Management of Psychiatric Aspects of Renal Disorders – An Integrated Approach With Homoeopathy
Abstract: Renal disorders are common clinically affecting around 14% of general population especially in adults. Hypertension and diabetes are the common causes leading to renal disorders. The treatment expenses and severity of illness often makes it a stressor for the patient leading to psychiatric co morbidity in most cases. The following article gives an insight regarding management of psychiatric aspects of renal disorders with the help of psychotherapy and homoeopathy.
Keywords: Homoeopathic management, renal disorders, psychotherapy, constitutional medicine, integrated approach
It is not mandatory to develop psychiatric problem as a consequence of a serious physical illness. But persons with maladaptive or partially adaptive coping skills can develop psychiatric problems associated with serious physical illness such as acute or chronic renal failure. (1)There are high levels of association of many of these chronic conditions with psychiatric disorders. Comorbid medical and psychiatric conditions increase use of medical resources and costs, as well as amplify functional impairment.(1)
As important as a comprehensive knowledge of psychiatric diagnosis and psychosocial formulation is to a consulting psychiatrist, it is also vital to understand the pathophysiology and clinical characteristics of the medical condition that frequently coexist with psychiatric disorders. It is also important to know the behavioural and psychiatric side effects of medications and substances. Lacking this data permits only a partial and inadequate approach to diagnosis and treatment.(1)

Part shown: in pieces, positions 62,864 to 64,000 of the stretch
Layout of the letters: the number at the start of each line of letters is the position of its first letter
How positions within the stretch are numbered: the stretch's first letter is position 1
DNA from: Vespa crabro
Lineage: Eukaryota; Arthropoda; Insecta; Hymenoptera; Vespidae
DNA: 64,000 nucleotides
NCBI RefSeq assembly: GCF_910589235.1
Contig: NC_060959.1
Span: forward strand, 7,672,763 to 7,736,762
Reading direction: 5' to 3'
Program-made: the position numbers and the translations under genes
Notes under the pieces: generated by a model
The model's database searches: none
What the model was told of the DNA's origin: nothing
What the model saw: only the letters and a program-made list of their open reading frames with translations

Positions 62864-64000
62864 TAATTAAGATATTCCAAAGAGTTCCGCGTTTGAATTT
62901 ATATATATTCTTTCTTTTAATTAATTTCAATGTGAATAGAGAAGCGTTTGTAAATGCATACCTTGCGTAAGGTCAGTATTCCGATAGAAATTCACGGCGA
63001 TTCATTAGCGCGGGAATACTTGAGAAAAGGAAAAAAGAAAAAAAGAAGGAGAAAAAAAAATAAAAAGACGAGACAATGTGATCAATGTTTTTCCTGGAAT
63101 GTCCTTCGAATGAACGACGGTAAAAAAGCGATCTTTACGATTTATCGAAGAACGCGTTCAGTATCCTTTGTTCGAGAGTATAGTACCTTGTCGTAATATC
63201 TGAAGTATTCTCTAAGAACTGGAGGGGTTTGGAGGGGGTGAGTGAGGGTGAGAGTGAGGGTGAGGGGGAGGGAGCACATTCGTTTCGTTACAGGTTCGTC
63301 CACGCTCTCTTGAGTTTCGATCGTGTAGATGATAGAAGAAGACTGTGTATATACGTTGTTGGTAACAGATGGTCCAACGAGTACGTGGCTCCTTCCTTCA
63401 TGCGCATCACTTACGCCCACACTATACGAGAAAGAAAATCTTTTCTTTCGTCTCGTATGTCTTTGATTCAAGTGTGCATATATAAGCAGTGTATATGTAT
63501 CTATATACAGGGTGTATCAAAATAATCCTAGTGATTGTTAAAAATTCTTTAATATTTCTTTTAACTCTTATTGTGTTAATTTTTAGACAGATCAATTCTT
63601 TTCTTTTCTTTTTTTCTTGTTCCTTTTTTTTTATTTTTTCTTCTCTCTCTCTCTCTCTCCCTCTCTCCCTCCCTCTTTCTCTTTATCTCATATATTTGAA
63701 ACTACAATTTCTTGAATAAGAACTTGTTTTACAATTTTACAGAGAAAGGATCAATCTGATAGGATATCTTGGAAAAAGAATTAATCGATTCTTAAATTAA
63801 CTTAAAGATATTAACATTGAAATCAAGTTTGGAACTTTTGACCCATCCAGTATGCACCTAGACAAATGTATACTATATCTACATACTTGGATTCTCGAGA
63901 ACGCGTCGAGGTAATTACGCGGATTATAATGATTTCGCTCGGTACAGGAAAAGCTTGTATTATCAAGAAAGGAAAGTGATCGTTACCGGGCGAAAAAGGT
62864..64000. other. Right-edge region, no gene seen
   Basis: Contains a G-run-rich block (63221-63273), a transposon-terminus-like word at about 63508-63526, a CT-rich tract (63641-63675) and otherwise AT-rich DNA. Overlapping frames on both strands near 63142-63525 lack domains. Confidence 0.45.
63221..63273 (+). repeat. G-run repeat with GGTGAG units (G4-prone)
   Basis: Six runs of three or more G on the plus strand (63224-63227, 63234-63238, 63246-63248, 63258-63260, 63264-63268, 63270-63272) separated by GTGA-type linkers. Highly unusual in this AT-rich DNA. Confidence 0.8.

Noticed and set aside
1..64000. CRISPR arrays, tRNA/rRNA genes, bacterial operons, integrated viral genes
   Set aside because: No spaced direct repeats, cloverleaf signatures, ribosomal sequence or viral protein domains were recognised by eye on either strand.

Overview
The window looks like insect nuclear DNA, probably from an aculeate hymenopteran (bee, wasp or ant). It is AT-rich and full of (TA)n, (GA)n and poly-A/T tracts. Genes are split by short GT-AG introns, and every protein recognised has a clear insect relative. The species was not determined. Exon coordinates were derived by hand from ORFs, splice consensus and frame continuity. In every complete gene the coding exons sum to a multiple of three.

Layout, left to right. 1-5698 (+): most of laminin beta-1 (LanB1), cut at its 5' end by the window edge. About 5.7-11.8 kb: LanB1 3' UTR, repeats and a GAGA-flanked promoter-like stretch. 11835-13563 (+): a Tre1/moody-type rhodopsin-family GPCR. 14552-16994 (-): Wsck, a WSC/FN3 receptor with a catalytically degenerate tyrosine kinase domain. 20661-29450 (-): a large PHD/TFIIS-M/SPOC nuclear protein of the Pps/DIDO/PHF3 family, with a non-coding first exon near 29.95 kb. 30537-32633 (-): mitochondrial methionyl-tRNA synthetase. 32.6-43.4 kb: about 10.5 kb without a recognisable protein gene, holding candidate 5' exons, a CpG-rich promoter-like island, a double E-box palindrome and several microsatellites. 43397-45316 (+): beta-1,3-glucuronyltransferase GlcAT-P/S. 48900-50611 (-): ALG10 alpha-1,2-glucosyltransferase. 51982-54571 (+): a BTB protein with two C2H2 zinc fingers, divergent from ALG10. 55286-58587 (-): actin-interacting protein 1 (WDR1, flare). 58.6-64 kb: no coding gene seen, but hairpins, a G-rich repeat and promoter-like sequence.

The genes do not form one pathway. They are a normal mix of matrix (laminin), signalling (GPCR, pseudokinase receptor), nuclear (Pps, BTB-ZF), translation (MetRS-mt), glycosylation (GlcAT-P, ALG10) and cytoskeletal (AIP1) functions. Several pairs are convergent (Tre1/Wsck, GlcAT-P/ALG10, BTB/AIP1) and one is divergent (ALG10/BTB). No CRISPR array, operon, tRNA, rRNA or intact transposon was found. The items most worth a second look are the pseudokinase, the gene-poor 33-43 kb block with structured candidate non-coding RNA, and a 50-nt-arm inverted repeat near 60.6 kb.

The common renal conditions associated with psychiatric disorder are acute renal failure, chronic renal failure, end stage renal disease, haemodialysis and kidney transplant.
Acute renal failure : Acute renal failure is an abrupt decrease in renal function sufficient to result in azotaemia – retention of nitrogenous waste in the body.(2) Acute renal failure can result from a decrease of renal blood flow(prerenal azotaemia),intrinsic renal disease(renal azotaemia) or obstruction of urine flow(postrenal azotaemia). Prerenal azotaemia can be caused by renal arterial occlusion or decrease in effective blood volume. Intrinsic renal azotaemia is caused by acute tubular necrosis due toan acute ischaemic or nephrotoxic insult. Postrenal azotaemia is due to obstruction of the urine collecting system; this may occur when there is bladder outlwt obstruction or ureteral obstruction.(1)
Medical complications of acute renal failure include hyperkalaemia, hyperuricaemia, arrhythmias, anaemia, coagulopathies, vomiting, nausea and urinary tract infections. Metabolic pertubations can lead to delirium. Neuropsychiatric manifestations include somnolence, asterixis (flapping tremor), neuromuscular irritability and seizures. Mental status abnormalities in acute renal failure begin to occur for most adults when the serum creatinine level acutely rises to about 4.0mg/dl. In oliguric renal failure, serum blood urea nitrogen levels can be expected to rise by about 10 to 20 mg/dl per day.(1)
Chronic renal failure and end stage renal disease: Chronic renal failure is a progressive and irreversible loss of renal function.(3) Diabetes, hypertension, and glomerulinephritis are the most common aetiologies of renal insufficiency leading to end stage renal disease. Serum creatinine is a sensitive indicator of early, subclinical, chronic renal failure.(1)